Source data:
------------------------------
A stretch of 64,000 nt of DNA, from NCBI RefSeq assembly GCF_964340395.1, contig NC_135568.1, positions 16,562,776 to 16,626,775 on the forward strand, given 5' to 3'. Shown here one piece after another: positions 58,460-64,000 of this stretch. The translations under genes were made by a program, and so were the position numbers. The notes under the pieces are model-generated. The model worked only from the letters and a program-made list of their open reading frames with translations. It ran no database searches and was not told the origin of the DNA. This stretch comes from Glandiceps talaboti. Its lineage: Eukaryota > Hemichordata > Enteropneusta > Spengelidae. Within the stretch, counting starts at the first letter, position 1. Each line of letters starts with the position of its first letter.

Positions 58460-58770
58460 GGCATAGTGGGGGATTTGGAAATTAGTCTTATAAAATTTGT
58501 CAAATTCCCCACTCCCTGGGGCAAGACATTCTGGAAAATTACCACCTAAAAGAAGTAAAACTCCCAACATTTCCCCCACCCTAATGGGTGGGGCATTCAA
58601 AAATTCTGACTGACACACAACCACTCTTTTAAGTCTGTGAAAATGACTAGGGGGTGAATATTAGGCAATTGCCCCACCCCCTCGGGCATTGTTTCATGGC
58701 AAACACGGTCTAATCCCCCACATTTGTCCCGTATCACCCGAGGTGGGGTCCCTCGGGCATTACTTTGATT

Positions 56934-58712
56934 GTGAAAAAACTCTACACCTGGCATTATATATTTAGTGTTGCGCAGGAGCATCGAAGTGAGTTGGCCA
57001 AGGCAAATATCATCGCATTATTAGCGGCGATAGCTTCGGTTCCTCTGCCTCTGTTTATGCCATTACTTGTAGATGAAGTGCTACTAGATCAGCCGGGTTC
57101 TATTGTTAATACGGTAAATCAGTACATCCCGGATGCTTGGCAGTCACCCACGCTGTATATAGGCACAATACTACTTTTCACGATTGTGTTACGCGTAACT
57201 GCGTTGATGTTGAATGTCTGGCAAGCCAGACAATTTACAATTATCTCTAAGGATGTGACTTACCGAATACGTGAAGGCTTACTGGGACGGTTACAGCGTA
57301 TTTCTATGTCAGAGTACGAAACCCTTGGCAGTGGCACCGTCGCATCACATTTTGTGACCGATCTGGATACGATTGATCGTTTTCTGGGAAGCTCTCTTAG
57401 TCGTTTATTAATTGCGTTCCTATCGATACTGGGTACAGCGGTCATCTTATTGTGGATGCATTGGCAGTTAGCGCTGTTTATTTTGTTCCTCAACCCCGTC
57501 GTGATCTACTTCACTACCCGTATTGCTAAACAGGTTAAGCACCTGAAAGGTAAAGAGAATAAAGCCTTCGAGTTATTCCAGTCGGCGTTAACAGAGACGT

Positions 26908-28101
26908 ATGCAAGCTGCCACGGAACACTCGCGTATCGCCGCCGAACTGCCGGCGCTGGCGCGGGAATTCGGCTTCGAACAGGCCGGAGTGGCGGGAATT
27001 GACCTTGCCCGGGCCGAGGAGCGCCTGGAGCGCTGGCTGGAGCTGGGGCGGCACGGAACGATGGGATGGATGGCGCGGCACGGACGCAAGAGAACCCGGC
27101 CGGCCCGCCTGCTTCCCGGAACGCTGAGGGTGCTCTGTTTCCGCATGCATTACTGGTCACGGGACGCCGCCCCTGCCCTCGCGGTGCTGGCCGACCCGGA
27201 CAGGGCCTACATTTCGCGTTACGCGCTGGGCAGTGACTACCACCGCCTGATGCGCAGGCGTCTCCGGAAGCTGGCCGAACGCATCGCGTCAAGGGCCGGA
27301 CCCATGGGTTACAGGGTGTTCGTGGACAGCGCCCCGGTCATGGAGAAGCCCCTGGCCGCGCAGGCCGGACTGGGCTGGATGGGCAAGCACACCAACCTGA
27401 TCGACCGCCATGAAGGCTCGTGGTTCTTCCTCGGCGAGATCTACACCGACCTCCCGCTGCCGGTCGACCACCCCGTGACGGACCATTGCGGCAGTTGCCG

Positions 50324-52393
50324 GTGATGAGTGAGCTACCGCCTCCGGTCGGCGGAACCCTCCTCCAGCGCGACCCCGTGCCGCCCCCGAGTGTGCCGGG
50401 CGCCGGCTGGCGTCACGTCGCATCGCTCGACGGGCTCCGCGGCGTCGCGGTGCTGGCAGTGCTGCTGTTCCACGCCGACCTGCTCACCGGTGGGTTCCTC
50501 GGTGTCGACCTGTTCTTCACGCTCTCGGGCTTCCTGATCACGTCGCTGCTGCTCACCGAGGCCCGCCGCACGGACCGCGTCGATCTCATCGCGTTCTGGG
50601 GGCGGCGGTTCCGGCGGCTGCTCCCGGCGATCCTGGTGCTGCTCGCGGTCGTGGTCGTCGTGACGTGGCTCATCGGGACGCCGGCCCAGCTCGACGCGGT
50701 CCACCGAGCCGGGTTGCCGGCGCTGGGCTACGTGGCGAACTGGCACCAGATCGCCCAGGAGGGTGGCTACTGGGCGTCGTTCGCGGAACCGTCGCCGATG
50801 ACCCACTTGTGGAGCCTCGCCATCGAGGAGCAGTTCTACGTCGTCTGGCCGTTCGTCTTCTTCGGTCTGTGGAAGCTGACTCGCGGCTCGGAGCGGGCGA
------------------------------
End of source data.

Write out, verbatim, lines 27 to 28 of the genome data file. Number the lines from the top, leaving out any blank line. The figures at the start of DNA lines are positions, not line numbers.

50701 CCACCGAGCCGGGTTGCCGGCGCTGGGCTACGTGGCGAACTGGCACCAGATCGCCCAGGAGGGTGGCTACTGGGCGTCGTTCGCGGAACCGTCGCCGATG
50801 ACCCACTTGTGGAGCCTCGCCATCGAGGAGCAGTTCTACGTCGTCTGGCCGTTCGTCTTCTTCGGTCTGTGGAAGCTGACTCGCGGCTCGGAGCGGGCGA